This summer, Kunstinstituut Melly also convenes at its venue her network partners in Tools for Demodernizing, a program to develop a toolbox for making meaningful transformations in the arts sector. This program, as well as the exhibition-oriented strategy Tools for Conviviality and the recent publication Tools for Collective Learning, have been developed by Kunstinstituut Melly as part of its Name Change Initiative. Such a multifaceted initiative came with the promises to rename the institution (it was formerly known as Witte de With Center for Contemporary Art), as well as to make structural change. Without a doubt, these initiatives, including the co-creation modus operandi of CLIP, have been instrumental in diversifying the institution’s personnel, public, and program over the past five years.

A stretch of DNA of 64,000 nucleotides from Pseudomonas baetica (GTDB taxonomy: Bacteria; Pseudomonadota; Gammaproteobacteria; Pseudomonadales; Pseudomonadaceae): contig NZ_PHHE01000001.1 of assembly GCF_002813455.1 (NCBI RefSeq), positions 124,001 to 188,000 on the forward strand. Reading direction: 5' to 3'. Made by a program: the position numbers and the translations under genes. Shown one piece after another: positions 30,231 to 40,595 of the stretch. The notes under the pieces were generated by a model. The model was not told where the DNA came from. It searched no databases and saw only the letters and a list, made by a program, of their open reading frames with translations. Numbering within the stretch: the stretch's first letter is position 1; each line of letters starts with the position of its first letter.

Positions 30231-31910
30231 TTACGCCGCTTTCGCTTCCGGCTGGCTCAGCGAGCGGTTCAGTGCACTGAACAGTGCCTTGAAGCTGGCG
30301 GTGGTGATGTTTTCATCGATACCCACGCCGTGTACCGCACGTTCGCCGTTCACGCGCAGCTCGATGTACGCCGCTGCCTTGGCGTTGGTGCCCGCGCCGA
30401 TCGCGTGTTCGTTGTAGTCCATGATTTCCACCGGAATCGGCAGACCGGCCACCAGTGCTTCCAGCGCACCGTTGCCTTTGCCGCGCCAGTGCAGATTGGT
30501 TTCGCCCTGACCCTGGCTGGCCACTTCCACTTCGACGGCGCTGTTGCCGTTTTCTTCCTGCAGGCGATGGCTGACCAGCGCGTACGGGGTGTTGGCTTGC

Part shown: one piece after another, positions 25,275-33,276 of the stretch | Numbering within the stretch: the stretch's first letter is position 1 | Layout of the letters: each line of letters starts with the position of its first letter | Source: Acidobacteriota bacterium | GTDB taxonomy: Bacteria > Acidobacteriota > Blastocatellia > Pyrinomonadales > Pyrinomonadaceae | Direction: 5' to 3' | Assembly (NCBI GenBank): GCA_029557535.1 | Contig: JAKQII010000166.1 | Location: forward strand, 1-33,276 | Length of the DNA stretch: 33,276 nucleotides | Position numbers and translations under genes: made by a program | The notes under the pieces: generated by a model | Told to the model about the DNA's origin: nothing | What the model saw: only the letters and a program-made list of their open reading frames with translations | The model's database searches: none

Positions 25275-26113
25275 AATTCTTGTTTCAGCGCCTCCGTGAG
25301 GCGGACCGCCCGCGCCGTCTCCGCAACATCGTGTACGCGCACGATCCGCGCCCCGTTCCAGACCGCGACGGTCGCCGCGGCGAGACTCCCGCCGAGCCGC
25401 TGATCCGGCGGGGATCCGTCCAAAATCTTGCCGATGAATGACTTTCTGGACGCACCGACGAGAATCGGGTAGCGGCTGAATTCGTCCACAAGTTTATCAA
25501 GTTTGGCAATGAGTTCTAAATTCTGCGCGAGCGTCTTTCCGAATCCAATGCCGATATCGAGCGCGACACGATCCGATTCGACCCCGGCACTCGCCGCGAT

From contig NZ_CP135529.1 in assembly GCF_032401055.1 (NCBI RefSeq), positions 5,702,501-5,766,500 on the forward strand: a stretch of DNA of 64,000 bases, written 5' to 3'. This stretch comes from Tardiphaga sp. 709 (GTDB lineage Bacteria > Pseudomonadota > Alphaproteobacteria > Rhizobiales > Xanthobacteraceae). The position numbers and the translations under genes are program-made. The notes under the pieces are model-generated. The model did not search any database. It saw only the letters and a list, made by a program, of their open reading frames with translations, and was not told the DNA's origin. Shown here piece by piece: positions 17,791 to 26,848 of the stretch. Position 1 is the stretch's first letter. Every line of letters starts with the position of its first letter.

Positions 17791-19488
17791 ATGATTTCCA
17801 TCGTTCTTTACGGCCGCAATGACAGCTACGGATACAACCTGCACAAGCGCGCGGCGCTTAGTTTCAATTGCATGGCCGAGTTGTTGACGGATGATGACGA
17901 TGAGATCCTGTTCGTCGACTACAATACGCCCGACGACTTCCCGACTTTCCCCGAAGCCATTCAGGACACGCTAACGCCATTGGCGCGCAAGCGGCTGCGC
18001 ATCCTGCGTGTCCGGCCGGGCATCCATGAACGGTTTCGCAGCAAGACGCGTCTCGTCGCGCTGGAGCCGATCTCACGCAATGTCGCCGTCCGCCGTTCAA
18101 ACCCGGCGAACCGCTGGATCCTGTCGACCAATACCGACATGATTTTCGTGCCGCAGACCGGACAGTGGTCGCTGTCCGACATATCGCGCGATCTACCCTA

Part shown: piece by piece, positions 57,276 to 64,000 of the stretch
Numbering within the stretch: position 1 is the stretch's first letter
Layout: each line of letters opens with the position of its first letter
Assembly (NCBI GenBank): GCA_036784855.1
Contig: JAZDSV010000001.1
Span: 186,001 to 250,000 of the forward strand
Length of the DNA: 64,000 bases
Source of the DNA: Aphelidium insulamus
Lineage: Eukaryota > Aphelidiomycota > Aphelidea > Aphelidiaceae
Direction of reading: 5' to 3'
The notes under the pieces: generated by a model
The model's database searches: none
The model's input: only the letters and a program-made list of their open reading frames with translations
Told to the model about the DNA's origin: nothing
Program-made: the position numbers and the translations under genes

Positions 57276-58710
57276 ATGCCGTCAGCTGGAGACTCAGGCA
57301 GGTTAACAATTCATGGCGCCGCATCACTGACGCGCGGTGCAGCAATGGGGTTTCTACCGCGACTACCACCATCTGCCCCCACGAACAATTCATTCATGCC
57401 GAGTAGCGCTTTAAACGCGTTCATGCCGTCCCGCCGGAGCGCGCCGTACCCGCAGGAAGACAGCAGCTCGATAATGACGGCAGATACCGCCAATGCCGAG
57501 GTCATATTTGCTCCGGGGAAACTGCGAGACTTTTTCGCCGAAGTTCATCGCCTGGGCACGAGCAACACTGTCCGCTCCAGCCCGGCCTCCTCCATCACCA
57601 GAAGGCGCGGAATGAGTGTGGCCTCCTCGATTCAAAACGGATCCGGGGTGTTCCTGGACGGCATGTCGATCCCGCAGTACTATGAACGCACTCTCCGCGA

The new artistic environment by Dirrix, Van Esch, Taselaar, and Trum is the first commission for MELLY since the summer of 2020. It replaces a floor- and wallpaper design featuring monochromes and color-gradient shapes, their hue inspired by the light signage at Kruiskade, a local street lined by cafes and shops reflective of Rotterdam’s cultural diversity. That design was created in Spring 2020 by Enchilada, a Rotterdam communication firm, and it indicated the social-distancing measure required during the Covid pandemic. Beforehand, MELLY’s space featured a group exhibition involving poster commissions to 12 artists from the region, celebrating the renaming of that gallery space, which was once called Untitled. During the year-long Untitled name period, the space featured a room-size painting commissioned to artist Federico Herrero. The core furniture used in the space since 2018, which was made by graphic designer Manuel Raeder, will be replaced this coming June with pieces designed as part of Dirrix, Van Esch, Taselaar, and Trum’s new environment for MELLY.